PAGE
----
The West Finally Starts Rolling Out the Big Guns for Ukraine

Some Ukrainians fear it could be too little, too late.

By , , and
Ukrainian tanks prepare for an attack against Russian forces
Ukrainian tanks prepare for an attack against Russian forces
Ukrainian tanks prepare for an attack against Russian forces in the Luhansk region of Ukraine on Feb. 26. Anatolii Stepanov/AFP via Getty Images

The United States and its NATO allies have ramped up the delivery of tanks, helicopters, and heavy weapons to Ukraine as the country’s forces prepare for large-scale battles against Russian troops in the Donbas region of eastern Ukraine.

The new arms deliveries represent a stark shift from Western support for Ukraine in the earliest days of the war, when U.S. and European officials, unsure of how long Ukraine could hold out against a massive Russian invasion, were wary of delivering heavy weapons that could in turn fall into Russian hands. The deliveries also reflect a shift away from defensive systems like anti-tank rockets to more offensive weapons that Ukraine needs at a critical stage of the war.

The Czech Republic opened the floodgates earlier this month by shipping tanks to Ukraine, becoming the first NATO country to do so since Russia launched its invasion on Feb. 24. The Czech Republic has also sent Ukraine infantry fighting vehicles and artillery systems.

The United States and its NATO allies have ramped up the delivery of tanks, helicopters, and heavy weapons to Ukraine as the country’s forces prepare for large-scale battles against Russian troops in the Donbas region of eastern Ukraine.

The new arms deliveries represent a stark shift from Western support for Ukraine in the earliest days of the war, when U.S. and European officials, unsure of how long Ukraine could hold out against a massive Russian invasion, were wary of delivering heavy weapons that could in turn fall into Russian hands. The deliveries also reflect a shift away from defensive systems like anti-tank rockets to more offensive weapons that Ukraine needs at a critical stage of the war.

The Czech Republic opened the floodgates earlier this month by shipping tanks to Ukraine, becoming the first NATO country to do so since Russia launched its invasion on Feb. 24. The Czech Republic has also sent Ukraine infantry fighting vehicles and artillery systems.

Other NATO countries have followed suit with their own shipments of high-end military hardware across NATO borders into Ukraine. Slovakia sent Ukraine an advanced S-300 air defense system, and the United States on Wednesday announced it would supply Ukraine with an additional $800 million worth of military hardware. That shipment includes 11 MI-17 helicopters, 200 M113 armored personnel carriers, 100 Humvees, 300 Switchblade “kamikaze” drones, heavy howitzers, thousands of shells, and other munitions.

During the first phase of the war, many Western officials believed Kyiv could quickly fall to Russian forces in a matter of days, prompting them to balk on sending heavy weapons to a government they were unsure could survive.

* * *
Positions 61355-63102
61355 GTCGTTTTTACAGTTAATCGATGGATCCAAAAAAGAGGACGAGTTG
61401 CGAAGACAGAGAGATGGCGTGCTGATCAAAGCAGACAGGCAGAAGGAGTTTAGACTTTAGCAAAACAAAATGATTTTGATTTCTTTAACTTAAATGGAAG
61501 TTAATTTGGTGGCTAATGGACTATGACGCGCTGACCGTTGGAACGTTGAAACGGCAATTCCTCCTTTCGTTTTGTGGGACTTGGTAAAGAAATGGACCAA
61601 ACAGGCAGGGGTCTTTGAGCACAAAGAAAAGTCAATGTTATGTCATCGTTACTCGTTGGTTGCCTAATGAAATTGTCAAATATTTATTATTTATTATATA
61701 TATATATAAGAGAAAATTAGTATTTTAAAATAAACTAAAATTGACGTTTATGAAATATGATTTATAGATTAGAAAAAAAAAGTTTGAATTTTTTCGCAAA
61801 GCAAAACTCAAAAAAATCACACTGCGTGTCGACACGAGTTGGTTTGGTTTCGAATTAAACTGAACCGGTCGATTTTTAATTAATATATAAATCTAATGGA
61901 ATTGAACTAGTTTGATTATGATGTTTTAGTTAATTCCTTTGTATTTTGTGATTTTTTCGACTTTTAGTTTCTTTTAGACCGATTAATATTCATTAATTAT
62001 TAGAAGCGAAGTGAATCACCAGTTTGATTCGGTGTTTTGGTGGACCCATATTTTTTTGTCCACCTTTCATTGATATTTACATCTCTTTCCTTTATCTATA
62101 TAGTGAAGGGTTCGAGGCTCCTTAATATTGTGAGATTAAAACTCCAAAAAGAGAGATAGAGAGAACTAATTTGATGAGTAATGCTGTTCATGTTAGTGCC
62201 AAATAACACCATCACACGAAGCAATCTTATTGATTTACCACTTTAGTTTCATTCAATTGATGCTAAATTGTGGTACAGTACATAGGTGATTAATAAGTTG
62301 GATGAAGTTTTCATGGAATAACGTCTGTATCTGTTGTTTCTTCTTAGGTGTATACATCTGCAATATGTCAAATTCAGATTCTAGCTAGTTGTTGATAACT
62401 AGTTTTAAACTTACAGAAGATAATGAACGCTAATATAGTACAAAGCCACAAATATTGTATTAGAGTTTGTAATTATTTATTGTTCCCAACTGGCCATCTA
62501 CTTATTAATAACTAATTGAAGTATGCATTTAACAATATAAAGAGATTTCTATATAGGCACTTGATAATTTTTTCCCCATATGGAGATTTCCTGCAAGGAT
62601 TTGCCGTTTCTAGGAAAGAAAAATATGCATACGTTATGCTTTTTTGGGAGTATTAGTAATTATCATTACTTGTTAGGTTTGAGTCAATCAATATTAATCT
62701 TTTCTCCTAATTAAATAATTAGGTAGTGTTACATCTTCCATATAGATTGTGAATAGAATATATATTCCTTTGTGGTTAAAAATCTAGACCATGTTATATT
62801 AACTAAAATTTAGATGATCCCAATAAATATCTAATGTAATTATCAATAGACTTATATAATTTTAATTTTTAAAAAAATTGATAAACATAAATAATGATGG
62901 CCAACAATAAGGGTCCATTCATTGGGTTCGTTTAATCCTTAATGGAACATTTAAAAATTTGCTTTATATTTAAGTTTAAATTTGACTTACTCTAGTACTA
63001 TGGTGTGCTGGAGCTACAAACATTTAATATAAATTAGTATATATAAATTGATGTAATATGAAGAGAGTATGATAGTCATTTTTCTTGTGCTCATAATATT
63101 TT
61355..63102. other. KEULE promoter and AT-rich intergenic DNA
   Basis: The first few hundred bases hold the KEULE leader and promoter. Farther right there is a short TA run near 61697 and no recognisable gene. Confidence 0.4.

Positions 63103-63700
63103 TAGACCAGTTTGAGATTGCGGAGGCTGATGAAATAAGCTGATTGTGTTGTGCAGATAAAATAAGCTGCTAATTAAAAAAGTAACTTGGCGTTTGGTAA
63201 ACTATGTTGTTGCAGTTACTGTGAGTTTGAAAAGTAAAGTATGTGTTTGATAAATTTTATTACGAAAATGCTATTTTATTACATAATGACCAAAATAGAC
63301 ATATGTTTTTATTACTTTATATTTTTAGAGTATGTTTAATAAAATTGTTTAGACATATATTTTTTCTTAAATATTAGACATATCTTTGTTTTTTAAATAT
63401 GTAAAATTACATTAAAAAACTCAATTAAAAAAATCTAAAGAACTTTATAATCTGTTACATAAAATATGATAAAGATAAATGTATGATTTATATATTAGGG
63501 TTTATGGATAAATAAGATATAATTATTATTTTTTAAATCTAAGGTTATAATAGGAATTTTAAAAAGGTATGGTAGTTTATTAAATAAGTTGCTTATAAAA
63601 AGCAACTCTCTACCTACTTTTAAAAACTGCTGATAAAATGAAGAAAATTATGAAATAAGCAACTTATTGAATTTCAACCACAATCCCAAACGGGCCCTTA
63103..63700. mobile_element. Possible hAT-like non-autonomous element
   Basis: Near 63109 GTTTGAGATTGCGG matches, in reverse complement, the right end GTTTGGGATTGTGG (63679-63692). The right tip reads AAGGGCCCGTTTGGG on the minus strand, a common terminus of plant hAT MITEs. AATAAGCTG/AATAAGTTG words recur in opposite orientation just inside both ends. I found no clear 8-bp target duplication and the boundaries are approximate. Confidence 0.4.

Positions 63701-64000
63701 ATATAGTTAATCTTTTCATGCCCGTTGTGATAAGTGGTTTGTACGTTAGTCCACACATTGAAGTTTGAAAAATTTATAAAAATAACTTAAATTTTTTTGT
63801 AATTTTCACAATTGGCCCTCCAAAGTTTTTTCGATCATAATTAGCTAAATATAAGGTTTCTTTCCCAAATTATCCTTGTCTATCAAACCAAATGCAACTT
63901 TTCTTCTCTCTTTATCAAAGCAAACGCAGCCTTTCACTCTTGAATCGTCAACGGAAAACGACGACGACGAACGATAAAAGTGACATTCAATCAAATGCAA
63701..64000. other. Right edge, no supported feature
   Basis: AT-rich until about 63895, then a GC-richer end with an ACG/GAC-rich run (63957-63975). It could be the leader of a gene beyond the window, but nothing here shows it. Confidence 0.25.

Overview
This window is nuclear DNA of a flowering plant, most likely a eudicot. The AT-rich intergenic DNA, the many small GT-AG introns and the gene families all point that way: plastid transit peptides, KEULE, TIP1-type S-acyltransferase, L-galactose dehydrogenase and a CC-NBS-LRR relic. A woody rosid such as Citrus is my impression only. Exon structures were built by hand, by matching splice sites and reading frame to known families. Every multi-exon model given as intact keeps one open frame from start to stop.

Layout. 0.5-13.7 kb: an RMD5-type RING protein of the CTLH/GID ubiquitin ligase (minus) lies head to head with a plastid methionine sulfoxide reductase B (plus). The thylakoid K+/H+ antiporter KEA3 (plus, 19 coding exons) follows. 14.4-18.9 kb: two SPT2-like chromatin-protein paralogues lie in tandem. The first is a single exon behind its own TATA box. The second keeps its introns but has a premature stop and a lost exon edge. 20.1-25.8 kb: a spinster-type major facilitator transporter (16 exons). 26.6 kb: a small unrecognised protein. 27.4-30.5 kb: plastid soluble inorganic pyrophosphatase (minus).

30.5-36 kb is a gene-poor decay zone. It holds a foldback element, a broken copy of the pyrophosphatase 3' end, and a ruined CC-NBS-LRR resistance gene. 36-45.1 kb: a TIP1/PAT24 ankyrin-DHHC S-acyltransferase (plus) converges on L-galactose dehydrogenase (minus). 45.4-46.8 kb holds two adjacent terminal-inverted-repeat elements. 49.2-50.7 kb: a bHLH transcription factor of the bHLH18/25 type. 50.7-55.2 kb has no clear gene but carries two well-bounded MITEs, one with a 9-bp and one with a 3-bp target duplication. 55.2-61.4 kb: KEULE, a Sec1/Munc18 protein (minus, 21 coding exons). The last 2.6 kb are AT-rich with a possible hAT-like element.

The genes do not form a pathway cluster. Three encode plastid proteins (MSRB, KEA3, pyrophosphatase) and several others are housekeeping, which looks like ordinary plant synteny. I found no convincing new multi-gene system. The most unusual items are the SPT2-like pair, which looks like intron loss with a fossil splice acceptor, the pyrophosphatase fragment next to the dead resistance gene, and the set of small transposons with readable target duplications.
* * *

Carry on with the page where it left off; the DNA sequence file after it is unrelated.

That all changed after Russia’s massive offensive in northern Ukraine ran aground, thanks to stiff Ukrainian resistance backed by Western supplies of anti-tank weapons and other small arms, as well as clumsy tactical missteps by the poorly equipped Russian forces.

The transfer of heavy weapons to Ukraine is far from simple. In addition to the heavy vehicles and weapons themselves, any such transfers to Ukraine require a potentially long logistical tail to back up, including training, spare parts, and mechanics to keep the vehicles operating in the war zone. (Russia has threatened to attack U.S. and NATO weapons deliveries headed into Ukraine.)

“The tank is not just a rental car,” said Ben Hodges, former commanding general of the U.S. Army in Europe. “Whenever you’re talking about transferring any sort of mechanized or armored vehicles, you have to also think about spare parts, maintenance packages, training, fuel, ammunition … to make sure they can keep things running.”

Nevertheless, a senior U.S. defense official said on Monday that several allied nations were still considering delivering tanks to Ukraine, mostly Soviet-era variants that troops in Kyiv had already been trained on. “This is equipment that Ukrainians probably are already familiar with, so the time to train on it would be relatively quick,” Hodges said.

The logistical complications have prompted some Western governments to withhold delivering larger supplies of heavy vehicles to Ukraine, despite pleas from top Ukrainian officials for more support for their outgunned and outmanned forces.

Others, particularly some politicians in Germany, fear that upgrading Ukraine’s military with heavy weapons could turn the West into a target for further Russian aggression. That debate has reportedly sparked rifts within the ruling coalition in Germany.

A top German arms manufacturer, Rheinmetall, said earlier this week it stood ready to supply up to 50 used Leopard 1 battle tanks to Ukraine, but the German government has yet to greenlight the arms transfer. Some German officials have balked at the idea, believing it would take too long to train the Ukrainians, who are versed in post-Soviet weapons systems common in Eastern Europe, on the Western-made battle tanks. Rheinmetall’s chief executive, Armin Papperger, disputed this argument, saying they could be trained in a matter of days.

In the eyes of Ukrainians, the new spate of Western arms transfers is a welcome shift but still not enough. Current and former Ukrainian officials said the West can still do more to arm the country ahead of what is expected to be a decisive new chapter in the war.

“Without additional weaponry, this war will become an endless bloodbath, spreading misery, suffering, and destruction,” Ukrainian President Volodymyr Zelensky tweeted on Wednesday, listing out cities where Russian forces committed atrocities against civilians during their military offensive. “Mariupol, Bucha, Kramatorsk – the list will be continued. Nobody will stop Russia except Ukraine with Heavy Weapons.”